TCGA dataset contained 428 CRC patients and GSE17538 dataset contained 231 CRC patients. The clinical information of included patients was shown in Table 1. The mortality of GSE17538 dataset was 40.3% (93/231), which was significantly higher than 22.9% (98/428) of TCGA dataset. There were significant differences in terms of survival time and pathological stage, whereas there were no significant differences in terms of age and gender.
Differentially expressed analyses
Differential expression analysis could identify genes with significant differences in expression levels between normal samples and tumor samples. Compared with normal tissues, 3005 lncRNAs (2224 up-regulated and 781 down-regulated), 332 miRNAs (246 up-regulated and 86 down-regulated), and 6713 mRNAs (4087 up-regulated and 2626 down-regulated) were identified in CRC tissues. The volcano plots for differentially expressed RNAs were shown in Additional file 1: Figure S1.
Screening of prognostic mRNAs
Univariate Cox regression was used to explore potential prognostic biomarkers for CRC. Out of previous differentially expressed mRNAs, there were 2504 mRNAs identified as prognostic biomarkers for CRC. Out of 2504 potential prognostic biomarkers, there were 1371 risk factors and 1133 protective factors.
Development of ceRNA network
The miRNA- targeted mRNAs that could be searched in three above databases were defined as the miRNA-targeted mRNAs. Third, these miRNA-targeted mRNAs were intersected with previous prognostic mRNAs for development of ceRNA network. Finally, the ceRNA network, consisting of 14 lncRNAs, 29 miRNAs, and 79 mRNAs, were constructed for CRC. The ceRNA network was visualized in Fig. 1 by Cytoscape v3.6.1. This ceRNA network depicted potential regulatory relations among lncRNAs, miRNAs, and mRNAs, and was helpful to understand the potential mechanisms of tumor prognosis.
Functional enrichment analyses
Functional enrichment analyses were performed based on previous prognostic mRNAs in ceRNA network and identified 26 enriched Gene Ontology (GO) terms. The top 15 enriched GO terms were shown in Fig. 2a. The prognostic mRNAs were mainly enriched in transcription factor activity, RNA polymerase II proximal promoter sequence-specific DNA binding, regulation of MAP kinase activity, regulation of protein serine/threonine kinase activity, inactivation of MAPK activity, MAP kinase tyrosine/serine, MAP kinase phosphatase activity, protein tyrosine/serine, E-box binding, protein tyrosine phosphatase activity, and negative regulation of MAP kinase activity. The top KEGG pathways (Fig. 2b) were mainly enriched in MAPK signaling pathways, Proteoglycans in cancer, Breast cancer, IL-17 signaling pathway, TNF signaling pathway, Osteaclast differentiation, MicorRNAs in cancer, Human immunodeficiency virus 1 infection, Fluid shear stress and atherosclesosis, Ras signaling pathway, Hepatitis B, Regulation of action cytoskeleton, PI3K-Akt signaling pathway. These biological functions were helpful to understand the roles of these genes in tumor prognosis. The further circular visualization chart was presented in Fig. 3.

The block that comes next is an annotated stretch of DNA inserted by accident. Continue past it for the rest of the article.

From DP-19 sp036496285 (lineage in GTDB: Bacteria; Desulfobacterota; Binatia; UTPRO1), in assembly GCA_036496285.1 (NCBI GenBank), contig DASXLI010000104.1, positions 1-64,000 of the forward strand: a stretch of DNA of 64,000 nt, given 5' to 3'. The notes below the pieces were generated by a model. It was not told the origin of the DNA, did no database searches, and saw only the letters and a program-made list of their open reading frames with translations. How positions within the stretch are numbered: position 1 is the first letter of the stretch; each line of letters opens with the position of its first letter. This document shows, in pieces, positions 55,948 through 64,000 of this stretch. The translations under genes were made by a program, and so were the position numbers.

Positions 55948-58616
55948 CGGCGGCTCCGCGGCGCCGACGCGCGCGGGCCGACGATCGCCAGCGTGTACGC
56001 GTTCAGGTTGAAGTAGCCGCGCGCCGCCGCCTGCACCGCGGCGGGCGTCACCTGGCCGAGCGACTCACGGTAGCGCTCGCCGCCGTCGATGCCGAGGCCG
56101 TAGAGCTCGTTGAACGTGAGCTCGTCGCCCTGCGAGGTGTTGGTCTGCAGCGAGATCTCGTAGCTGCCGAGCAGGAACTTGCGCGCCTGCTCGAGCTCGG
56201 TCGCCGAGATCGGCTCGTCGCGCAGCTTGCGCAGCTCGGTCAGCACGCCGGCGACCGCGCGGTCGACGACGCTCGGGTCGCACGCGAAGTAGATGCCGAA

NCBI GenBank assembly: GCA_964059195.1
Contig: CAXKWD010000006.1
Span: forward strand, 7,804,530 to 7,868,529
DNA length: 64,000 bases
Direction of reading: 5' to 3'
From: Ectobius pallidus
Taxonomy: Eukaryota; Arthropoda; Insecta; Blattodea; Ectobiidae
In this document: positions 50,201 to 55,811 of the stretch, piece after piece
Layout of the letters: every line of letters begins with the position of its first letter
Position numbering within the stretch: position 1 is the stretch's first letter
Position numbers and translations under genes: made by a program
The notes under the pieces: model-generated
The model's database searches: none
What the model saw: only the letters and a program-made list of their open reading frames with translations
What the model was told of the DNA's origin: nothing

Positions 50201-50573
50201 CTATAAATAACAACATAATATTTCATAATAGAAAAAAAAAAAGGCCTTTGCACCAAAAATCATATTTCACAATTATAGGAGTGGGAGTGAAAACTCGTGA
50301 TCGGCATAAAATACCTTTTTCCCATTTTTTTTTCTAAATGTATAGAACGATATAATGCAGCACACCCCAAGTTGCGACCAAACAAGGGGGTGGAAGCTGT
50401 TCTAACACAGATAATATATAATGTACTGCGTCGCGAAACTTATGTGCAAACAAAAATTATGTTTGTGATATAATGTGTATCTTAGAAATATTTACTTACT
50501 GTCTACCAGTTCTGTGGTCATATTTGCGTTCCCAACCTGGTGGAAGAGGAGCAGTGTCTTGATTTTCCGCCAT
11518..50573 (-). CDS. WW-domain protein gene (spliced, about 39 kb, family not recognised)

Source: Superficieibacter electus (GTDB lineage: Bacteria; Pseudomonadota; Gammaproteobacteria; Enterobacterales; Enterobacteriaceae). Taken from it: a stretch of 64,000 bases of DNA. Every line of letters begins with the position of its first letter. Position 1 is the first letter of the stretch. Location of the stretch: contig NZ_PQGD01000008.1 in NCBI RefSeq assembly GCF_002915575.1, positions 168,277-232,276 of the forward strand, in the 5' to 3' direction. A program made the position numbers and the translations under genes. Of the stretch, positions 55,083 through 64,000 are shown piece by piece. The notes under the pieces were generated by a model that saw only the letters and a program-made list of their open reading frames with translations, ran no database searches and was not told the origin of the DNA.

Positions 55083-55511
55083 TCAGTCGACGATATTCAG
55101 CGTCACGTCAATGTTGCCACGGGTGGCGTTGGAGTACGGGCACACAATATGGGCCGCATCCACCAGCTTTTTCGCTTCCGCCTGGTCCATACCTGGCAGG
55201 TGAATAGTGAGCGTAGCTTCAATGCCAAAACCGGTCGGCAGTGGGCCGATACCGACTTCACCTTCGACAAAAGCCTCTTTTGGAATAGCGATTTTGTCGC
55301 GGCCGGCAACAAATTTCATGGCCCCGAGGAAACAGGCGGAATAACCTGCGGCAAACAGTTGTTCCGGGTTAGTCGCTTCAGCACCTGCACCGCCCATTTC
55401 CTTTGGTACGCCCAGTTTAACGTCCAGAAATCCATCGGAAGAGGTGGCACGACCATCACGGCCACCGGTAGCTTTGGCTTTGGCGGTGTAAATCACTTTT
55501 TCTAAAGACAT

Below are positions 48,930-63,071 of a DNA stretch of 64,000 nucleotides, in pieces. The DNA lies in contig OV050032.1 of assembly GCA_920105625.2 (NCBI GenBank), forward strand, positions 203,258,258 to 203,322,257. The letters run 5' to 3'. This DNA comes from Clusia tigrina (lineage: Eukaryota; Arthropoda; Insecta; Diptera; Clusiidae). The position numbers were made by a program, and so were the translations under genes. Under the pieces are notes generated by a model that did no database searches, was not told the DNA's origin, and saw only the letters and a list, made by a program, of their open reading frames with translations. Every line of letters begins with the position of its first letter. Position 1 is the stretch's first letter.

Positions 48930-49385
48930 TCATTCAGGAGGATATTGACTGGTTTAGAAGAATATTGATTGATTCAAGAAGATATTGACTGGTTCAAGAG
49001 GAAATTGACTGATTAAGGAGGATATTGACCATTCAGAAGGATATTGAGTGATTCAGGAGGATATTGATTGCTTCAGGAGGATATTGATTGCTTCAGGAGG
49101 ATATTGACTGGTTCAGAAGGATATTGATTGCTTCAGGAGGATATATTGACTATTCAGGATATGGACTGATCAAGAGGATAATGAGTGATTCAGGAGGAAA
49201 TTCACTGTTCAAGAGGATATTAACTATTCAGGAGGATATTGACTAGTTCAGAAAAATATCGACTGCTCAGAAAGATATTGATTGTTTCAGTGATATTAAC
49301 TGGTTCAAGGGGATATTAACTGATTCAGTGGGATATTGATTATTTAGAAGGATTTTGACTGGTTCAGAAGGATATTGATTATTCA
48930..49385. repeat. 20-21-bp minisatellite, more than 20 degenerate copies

Construction of predictive model
Multivariate Cox regression analyses were used to screen independent risk factors for tumor prognosis. Fifteen mRNAs were used to develop a predictive model for CRC (Table 2). The formula for predictive model was as follows: The risk score = (− 4.273 * ENDOU) + (− 1.489 * MFN2) + (− 1.243 * FASLG) + (− 0.904 * SHOC2) + (− 0.834 * VEGFA) + (− 0.690 * ZFPM2) + (0.249 * HOXC6) + (0.446 * KLK10) + (0.672 * DDIT4) + (0.705 * LPGAT1) + (0.711 * BEX4) + (1.038 * DENND5B) + (1.065 * PHF20L1) + (1.093 * HSP90B1) + (1.146 * PSPC1). The prognostic nomogram chart was shown in Fig. 4.
Survival curve analyses
Survival curve analyses were performed to explore the survival influences of included mRNAs (Additional file 1: Figure S2). Kaplan–Meier curves indicated that patients with high expression had significantly poor overall survival than that with low expression for these 15 mRNAs (P < 0.05). Comparison of Kaplan–Meier curves supported that these 15 genes were associated with overall survival in CRC patients.
Predictive performance in model dataset
CRC patients were divided into high risk subgroup and low risk subgroup according to median risk score. Figure 5a demonstrated that there was significant difference between two subgroups for OS (P < 0.001). Concordance indexes were 0.817, 0.838, and 0.825 respectively for 1-year, 2-year, and 3-year OS (Fig. 5b). Calibration curves for OS were presented in Fig. 6, indicating a good agreement between predicted mortality and actual mortality for 1-year, 2-year, and 3-year OS.
Predictive performance in validation dataset
Kaplan–Meier plot (Fig. 7a) demonstrated that OS in high risk subgroup was significantly worse than that in low risk subgroup (P < 0.05). Concordance indexes were 0.773, 0.824, and 0.801 for 1-year, 2-year, and 3-year OS (Fig. 7b). Calibration curves for OS were depicted in Fig. 8, demonstrating that the predicted mortality was in good agreement with the actual mortality.
Independence assessment of predictive model